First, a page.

Social media: good or bad for our mental health?
In the latest episode of MQ Open Mind, we spoke to Amy Orben, a research psychologist who’s looking into the effects of social media and technology on human interaction, wellbeing and relationships. Here’s what she said…
1. It would surprise people to see how little evidence we have about the effects of social media on our mental health.
Social media is incredibly complex, and people use it in a lot of different ways. For that reason, it’s been complicated to find definitive answers about whether it’s good or bad for our mental health as the evidence will be very nuanced. The measures we have been using are also incredibly limited because we don’t yet have access to the data of social media companies.
We’ve seen so many headlines saying things like ‘social media causes depression’ and ‘social media causes self-harm’. But without doing a proper experiment where we divide people into groups and give them social media for their whole life or not, we can’t use the word ‘cause’ – it’s so loaded.
2. If we look at the correlation between social media and wellbeing, it’s actually very small. But one thing I can say with confidence is that we're beginning to see differences in how girls and boys react to social media.
In girls, there's evidence that social media is causing very small decreases in mental health – but decreases in mental health are also causing more social media use, so there’s a cycle that we don’t see as much in teenage boys. Furthermore, if you were to pick a teenage girl and tell me how much technology she uses on a daily basis, I can only predict about 0.4% of the variance in her wellbeing compared to other teenagers– so there are a lot of other factors in the environment that will probably play a bigger role.
Going forward, we need to think about the types of adolescents that are most negatively affected by social media so we can target them as soon as possible.
3. The evidence we have about young people and screen time is nowhere near as horrible as the media portrays.
There’s still a lot we need to find out, but what we do know is that there’s a diversity in how different young people respond to different screens. I often say that parents would never trust me as a scientist if I came up to them and said, “I know exactly how your child is going to react to eating a gram of sugar”, because it will be different for each child.
For now, while we don’t yet have all the evidence, it’s key to say that parents are in the prime place to make these decisions, because they know their children best. They, or we as adults, need to reflect on how we’re using social media and empower those who can make the best decision.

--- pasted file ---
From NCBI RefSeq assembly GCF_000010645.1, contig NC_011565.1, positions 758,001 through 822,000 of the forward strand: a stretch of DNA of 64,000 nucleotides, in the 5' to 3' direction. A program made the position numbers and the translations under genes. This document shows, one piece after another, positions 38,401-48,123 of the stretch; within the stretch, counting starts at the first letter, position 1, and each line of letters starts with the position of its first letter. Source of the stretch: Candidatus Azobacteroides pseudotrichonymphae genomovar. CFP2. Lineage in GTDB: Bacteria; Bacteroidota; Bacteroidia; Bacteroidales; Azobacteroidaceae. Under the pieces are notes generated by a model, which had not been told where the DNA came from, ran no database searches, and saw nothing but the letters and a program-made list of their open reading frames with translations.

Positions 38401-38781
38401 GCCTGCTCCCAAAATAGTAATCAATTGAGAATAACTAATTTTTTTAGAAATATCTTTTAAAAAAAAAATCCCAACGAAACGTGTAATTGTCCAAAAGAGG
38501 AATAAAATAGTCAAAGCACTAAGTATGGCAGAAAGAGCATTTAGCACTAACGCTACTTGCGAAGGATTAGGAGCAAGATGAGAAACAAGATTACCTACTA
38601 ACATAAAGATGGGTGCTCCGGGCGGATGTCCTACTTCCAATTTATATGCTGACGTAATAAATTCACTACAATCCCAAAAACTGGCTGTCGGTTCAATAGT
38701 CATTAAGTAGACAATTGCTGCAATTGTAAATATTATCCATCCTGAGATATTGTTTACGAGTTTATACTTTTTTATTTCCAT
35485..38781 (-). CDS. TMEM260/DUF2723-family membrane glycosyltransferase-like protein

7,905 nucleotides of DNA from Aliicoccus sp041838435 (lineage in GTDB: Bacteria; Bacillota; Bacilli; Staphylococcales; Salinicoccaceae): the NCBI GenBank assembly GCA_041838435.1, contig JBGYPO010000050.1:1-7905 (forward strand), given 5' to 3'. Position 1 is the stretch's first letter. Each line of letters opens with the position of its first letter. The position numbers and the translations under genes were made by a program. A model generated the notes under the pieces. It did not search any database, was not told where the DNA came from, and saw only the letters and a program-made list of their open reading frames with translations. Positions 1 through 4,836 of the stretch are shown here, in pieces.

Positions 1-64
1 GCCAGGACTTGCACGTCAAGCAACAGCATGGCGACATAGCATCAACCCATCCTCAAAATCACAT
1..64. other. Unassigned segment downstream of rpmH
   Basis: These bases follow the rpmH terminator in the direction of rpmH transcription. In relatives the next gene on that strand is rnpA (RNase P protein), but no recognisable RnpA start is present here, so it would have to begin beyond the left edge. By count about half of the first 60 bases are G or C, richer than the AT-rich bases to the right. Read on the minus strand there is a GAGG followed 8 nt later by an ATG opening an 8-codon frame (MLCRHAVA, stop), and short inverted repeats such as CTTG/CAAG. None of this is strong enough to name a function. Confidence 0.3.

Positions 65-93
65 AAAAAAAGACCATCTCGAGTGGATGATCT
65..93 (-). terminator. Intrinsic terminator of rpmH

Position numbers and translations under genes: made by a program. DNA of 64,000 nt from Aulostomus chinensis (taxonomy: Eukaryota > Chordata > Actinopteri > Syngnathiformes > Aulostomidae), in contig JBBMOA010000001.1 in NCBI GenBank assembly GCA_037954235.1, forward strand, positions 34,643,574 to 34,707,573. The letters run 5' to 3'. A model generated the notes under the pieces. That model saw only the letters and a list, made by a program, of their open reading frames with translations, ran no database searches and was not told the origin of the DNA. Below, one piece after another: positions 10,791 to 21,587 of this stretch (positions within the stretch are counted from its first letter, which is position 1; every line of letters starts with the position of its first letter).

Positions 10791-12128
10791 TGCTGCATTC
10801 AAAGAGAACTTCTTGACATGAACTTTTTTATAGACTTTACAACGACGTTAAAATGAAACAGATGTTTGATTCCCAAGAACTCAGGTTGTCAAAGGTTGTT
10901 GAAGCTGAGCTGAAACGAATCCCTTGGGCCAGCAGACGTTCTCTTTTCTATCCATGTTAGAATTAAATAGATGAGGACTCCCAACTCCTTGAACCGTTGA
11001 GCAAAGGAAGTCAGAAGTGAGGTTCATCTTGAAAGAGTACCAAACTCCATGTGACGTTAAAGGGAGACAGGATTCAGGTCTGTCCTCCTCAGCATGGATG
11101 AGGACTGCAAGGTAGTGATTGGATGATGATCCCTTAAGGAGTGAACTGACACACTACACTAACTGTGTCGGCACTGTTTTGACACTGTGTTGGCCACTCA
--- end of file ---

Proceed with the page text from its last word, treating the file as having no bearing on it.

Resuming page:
The Chief Medical Officer for England, Professor Dame Sally Davies, has also provided some good advice, even though it is not backed up by strong evidence, saying you should have breaks in between technology use, not use phones and mobile devices at the dinner table and keep screens out of the bedroom at bedtime.
4. Going forward, researchers need to find a way to work with social media companies and their data.
If we could get access to this data in an ethical way, with consent from the people using social media, researchers could finally start to see the full picture. It would help to answer questions about the implications that different platforms have on our mental health – I think there definitely will be differences, but they haven’t been studied to an adequate amount yet. This is something me and my colleagues are working on, and it would be a huge step forward for the field.
5. There are a lot of things that can influence the mental health of our population, and social media is a really easy target.
But there’s a sea of other things that could be improved and should be holding more of the conversation. I get exasperated sometimes when politicians say that social media use is the only thing that must change to ensure all young people’s mental health will be fine. We need to think a lot more about social responsibility and the complexity of the environment people are growing up in. That, alongside getting enough money for research or getting access to data, are all things where politicians can be helpful.
Last updated: 19 June 2019